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Compare 1577 edition: 1 The peace being thus concluded, and the English|men growne thereby to some hope of further quiet|nesse, they began to forsake their alies, and returned each one, either to his owne possessions, or to giue attendance vpon the king. But he warilie cloking his inward purpose, notwithstanding the vnitie late+lie made, determineth particularlie to assaile his eni|mies (whose power without doubt so long as it was vnited, could not possiblie be ouercome, as he thought) and being now by reason of this peace disse|uered and dispersed, he thought it high time to put his secret purposes in execution: wherevpon taking them at vnwares and thinking of nothing lesse than warres and sudden inuasion, he imprisoneth manie, killeth diuers, and pursueth the residue with fire and sword, taking awaie their goods, possessions, lands, and inheritances, and banishing them out of the realme. In the meane time, those of the English No|bilitie, which could escape this his outragious tyran|nie, got awaie, and amongst other, Edgar Etheling fled againe into Scotland: but Edwin was slaine of his owne souldiers, as he rode toward Scotland. earle Marchar, and one Hereward, with the bishop of Durham named Egelwinus, Ran. Higa. H. Hunt. Matth. Paris. got into the Ile of Elie, in purpose there to defend themselues from the iniurie of the Normans, for they tooke the place (by reason of the situation) to be of no small strength. Howbeit king William endeuouring to cut them short, raised a power, and stopped all the passages on the east side, and on the west part he made a causie through the fennes, Polydor. Hen. Hunt. Matth. Paris. of two miles in length, whereby he got vnto them, and constreined them to yeeld. But Marchar, or (as others haue) Hereward, foreséeing the imminent danger likelie to take effect, made shift to get out of the Ile by bote, and so by spéedie flight escaped into Scotland. The bishop of Dur|ham being taken, Simon Dun. was sent to the abbey of Abing|don, to be kept as prisoner, where he was so sparing|lie fed,Some write that he was so stubborne-harted, that after he knew he should re|maine in per|petuall prison, he refused his meate, and so pined him selfe to death. that within a short space he died for hunger.

Compare 1577 edition: 1 In this meane time, and whilest king William was thus occupied in rooting out the English, Mal|colme king of Scotland had wasted the countries of Theisedale, Cleueland, and the lands of S. Cutbert, with sundrie other places in the north parts. Where|vpon Gospatrike being latelie reconciled to the king & made earle of Northumberland, was sent against him, who sacked and destroied that part of Cumber|land which the said Malcolme by violence had brought vnder his subiection. At the same time Malcolme was at Weremouth, beholding the fire which his people had kindled in the church of Saint Peter to burne vp the same and there hearing what Gospa|trike had doone, he tooke such displeasure thereat, that he commanded his men they should leaue none of the English nation aliue, but put them all to the sword without pitie or compassion,A bloudie cõ|mandement executed vpon the English by the Scots. so oft as they came to hand. The bloudie slaughter which was made at this time by the Scots, through that cruell com|mandement of Malcolme, was pitifull to consider, for women, children, old and yong, went all one way: howbeit, manie of those that were strong and able to serue for drudges and slaues, were reserued, and carried into Scotland as prisoners, where they re|mained manie yeares after; in so much that there were few houses in that realme, but had one or mo English slaues and captiues, whom they gat at this vnhappie voiage. Miserable was the state of the English at that time, one being consumed of ano|ther so vnnaturallie, manie of them destroied by the Scots so cruellie, and the residue kept vnder by the king so tyrannicallie.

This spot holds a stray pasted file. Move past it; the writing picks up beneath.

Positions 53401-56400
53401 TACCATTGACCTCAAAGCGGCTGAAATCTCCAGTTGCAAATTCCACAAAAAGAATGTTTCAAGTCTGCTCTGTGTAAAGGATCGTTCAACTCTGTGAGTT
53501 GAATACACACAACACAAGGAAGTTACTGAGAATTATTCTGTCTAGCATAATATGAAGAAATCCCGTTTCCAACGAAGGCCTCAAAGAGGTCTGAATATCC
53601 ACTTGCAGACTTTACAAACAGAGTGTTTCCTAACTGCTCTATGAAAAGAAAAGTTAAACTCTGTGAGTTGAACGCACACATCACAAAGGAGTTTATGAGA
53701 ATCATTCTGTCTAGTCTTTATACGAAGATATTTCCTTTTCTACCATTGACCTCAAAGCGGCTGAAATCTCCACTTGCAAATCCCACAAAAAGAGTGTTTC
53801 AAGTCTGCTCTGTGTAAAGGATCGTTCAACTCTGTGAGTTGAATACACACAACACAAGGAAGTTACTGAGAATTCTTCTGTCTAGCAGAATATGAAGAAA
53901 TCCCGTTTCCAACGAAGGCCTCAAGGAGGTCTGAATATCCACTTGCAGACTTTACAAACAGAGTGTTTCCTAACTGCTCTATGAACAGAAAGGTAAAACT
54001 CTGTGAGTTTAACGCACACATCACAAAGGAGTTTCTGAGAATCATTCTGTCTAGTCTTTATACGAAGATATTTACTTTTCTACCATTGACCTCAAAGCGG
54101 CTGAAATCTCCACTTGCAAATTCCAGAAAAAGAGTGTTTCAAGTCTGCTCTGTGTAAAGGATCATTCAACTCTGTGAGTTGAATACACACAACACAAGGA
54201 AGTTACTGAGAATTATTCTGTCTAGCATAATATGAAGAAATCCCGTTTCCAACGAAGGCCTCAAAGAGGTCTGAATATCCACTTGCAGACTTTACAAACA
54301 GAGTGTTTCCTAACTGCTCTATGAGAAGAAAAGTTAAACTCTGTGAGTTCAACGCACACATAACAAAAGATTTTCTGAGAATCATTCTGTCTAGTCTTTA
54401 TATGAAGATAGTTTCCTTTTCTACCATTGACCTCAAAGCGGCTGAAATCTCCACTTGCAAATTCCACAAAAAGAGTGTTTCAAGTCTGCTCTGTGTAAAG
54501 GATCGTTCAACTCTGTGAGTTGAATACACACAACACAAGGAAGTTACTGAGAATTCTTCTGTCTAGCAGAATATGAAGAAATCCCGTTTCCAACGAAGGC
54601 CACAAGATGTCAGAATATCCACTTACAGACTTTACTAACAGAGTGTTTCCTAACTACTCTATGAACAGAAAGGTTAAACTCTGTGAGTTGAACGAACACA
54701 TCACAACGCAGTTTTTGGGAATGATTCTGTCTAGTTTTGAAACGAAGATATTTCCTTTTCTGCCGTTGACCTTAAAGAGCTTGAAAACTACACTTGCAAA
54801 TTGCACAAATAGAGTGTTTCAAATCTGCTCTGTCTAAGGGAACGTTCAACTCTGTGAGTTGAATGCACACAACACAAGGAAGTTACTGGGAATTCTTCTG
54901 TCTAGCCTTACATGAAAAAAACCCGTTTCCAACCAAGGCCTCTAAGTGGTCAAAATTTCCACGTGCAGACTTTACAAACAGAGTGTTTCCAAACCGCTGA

Compare 1577 edition: 1 But to returne to the purpose in hand, king William hearing of all these things, was not a lit|tle mooued at the same, but chéefelie with Malcolme king of Scots, for that his countrie was the onelie place wherein all the mal-contents of his realme had their refuge. Wherfore, thinking to reuenge the losse of his subiects, and to bring that realme also vnto his subiection, he went thither with an huge armie, a|bout the middle of August, where he first inuaded the bounds of Galloway, bicause he heard how the En|glish were latelie fled thither. Polydor. But after he had wea|ried his souldiers in vaine pursuit of them (who kept themselues in the mountaines and marres grounds) he gaue ouer the enterprise, and drew to|wards Lothiam, where king Malcolme laie with all his power, & sundrie English fugitiues, with whome he determined by battell either to end his trouble, or else to loose his life. Now as both the kings with their armies were readie to encounter, Malcolme began to doubt somewhat of the [...]iersenesse of the battell, Matth. Paris. bi|cause he saw the great puissance and readie willes of the English and Normans to fight, wherevpon he sent an harrold to king William to treat of peace, wherewith he was content at the last (though with much adoo) and so a vnitie insued betwixt them, H. Hunt. vp|on these conditions; namelie, that king Malcolme should doo homage to king William for the realme of Scotland,The king of Scots did ho|mage to king William for Scotland. and therevpon deliuer sufficient hosta|ges: and that on the other side, king William should pardon all the English outlawes in Scotland which then rebelled against him. The place where this peace was concluded, was called Abirnethi. After this, king William returned into England, where he yer long tooke the earledome of Northumberland from Gospatrike, Simon Dun. and gaue it to Waltheof the sonne of Siward; bicause of right it séemed to descend vnto him from his father,The kings iustice. but cheefelie from his mother Alfreda, who was the daughter of Aldred sometime earle of that countrie.